Set Regular But Short Breaks

Research shows that taking purposeful breaks from studying to refresh your brain and body increases your energy, productivity, and ability to focus.

Many professionals use the Pomodoro Technique to increase productivity — working for 25 minutes, then taking a five-minute break. This is a great place to start when planning study breaks as well. Depending on the age of your child, even 25 minutes can be too long to sit still and focus on homework. Try out a few options, see what works best for your child, and be flexible. Once you settle on a study break schedule, plan some simple activities that can help your child relax, but not be so distracted that it is difficult to regain focus. 

Here are some ideas for fun short study breaks:

  • Stretch
  • Go for a walk
  • Take a dance break
  • Grab a snack or a glass of water
  • Do 10 jumping jacks
  • Play with building blocks, play dough or a similar fine-motor activity

Try to avoid screen time and TV, which can be very addicting and hard to end after just a few minutes. Save those activities for when homework time is done for the day. 

Prioritize Regular Exercise and Sleep

We know that physical activity has great health benefits for our children. But did you know that children who are more physically active have better academic performance, memory, and attention? Daily exercise will keep the brain active. During study breaks, or before and after study sessions, encourage your child to get outside. 

Guidelines from the Department of Health and Human Services recommend that children and adolescents age 6 and older get at least an hour a day of moderate or vigorous aerobic activity. Children should do vigorous activities, such as running or biking, at least three days a week.

If that transition from school to home to studying is difficult, try exercise to move the mind forward. You don’t have to spend a lot of time here. A 10-minute bike ride or a 5-minute yoga session may be just the trick to moving on to the next phase of the day.

Now, let’s talk about sleep and homework. The American Academy of Sleep Medicine has recommended that children aged 6–12 years should regularly sleep 9–12 hours per 24 hours and teenagers aged 13–18 years should sleep 8–10 hours per 24 hours. According to the CDC, Children and adolescents who do not get enough sleep have a higher risk of obesity, diabetes, injuries, poor mental health, and problems with attention and behavior.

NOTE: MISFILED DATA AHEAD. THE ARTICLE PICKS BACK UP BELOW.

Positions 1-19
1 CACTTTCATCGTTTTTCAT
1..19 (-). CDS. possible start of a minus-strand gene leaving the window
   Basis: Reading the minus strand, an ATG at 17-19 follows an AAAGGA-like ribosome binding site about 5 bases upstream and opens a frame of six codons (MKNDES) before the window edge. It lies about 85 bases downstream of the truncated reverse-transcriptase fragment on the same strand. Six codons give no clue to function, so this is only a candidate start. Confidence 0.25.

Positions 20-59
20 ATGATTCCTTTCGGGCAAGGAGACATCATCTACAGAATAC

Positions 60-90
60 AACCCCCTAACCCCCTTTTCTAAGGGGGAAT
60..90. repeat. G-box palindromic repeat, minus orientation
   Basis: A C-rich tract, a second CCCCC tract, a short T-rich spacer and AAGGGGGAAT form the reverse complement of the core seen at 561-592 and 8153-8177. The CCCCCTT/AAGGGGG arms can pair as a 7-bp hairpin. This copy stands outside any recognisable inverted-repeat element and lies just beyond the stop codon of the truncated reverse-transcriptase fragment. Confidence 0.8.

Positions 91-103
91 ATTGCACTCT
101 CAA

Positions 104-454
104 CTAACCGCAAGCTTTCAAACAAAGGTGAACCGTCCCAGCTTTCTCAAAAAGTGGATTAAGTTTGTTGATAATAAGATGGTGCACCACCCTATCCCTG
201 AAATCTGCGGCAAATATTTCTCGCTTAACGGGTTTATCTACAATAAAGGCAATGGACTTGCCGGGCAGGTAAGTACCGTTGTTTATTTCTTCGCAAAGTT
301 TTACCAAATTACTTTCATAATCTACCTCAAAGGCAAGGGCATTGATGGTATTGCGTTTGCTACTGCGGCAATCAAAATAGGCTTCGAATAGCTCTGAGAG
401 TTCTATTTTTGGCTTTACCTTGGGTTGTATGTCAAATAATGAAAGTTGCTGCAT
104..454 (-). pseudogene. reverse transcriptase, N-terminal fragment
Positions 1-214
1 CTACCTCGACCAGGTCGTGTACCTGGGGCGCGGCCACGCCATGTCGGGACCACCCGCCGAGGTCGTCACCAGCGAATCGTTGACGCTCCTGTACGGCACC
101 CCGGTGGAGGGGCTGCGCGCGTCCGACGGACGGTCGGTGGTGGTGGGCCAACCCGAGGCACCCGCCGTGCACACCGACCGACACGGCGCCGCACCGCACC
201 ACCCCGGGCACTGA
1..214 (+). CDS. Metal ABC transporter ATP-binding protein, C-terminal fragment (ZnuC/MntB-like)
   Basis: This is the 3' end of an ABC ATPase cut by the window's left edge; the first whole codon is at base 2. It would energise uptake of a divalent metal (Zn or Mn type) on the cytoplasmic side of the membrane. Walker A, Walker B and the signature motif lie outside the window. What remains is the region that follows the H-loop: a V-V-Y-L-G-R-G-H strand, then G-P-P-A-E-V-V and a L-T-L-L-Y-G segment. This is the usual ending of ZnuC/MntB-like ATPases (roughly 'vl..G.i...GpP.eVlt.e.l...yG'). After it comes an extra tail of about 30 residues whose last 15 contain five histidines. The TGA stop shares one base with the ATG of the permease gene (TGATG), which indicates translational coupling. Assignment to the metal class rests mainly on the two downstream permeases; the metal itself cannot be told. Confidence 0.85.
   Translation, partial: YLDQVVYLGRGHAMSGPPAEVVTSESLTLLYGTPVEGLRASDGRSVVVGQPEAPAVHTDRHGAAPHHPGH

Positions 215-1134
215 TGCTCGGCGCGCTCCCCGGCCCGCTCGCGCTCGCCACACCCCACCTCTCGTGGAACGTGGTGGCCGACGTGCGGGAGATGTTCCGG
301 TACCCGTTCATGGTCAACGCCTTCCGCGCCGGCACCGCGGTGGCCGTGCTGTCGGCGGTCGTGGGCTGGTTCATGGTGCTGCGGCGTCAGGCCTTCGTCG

Children who experienced sleep problems had lower performance outcomes on tests of reading than their peers who slept well. New research published in the British Journal of Educational Psychology suggests that sleep problems may negatively affect children’s reading ability.

Parents can support good sleep habits by sticking to a consistent sleep schedule during the school week and on weekends. This means going to bed at the same time each night and getting up at the same time each morning. Create a relaxing sleep environment for your child. Make sure the bedroom is clutter-free, dark and conducive to great sleep. A cool bedroom, between 65 and 67 degrees, is ideal to help kids sleep.

Study Habits For Grade Schoolers and More at Tutoring4Less 

Developing good study habits can be tough, and your child needs your help to succeed. Good study habits are essential for developing children into lifelong learners. A lot of this list involves you, the parent, helping your child learn the dos and don’ts of studying. Looking for more ways to help your child succeed in school and beyond? At Tutoring4Less, our mission is to empower our students with the skills needed to become confident thinkers and independent learners that strive for academic success! Schedule a free assessment for your child, and learn how we can help them improve by as much as an entire grade level.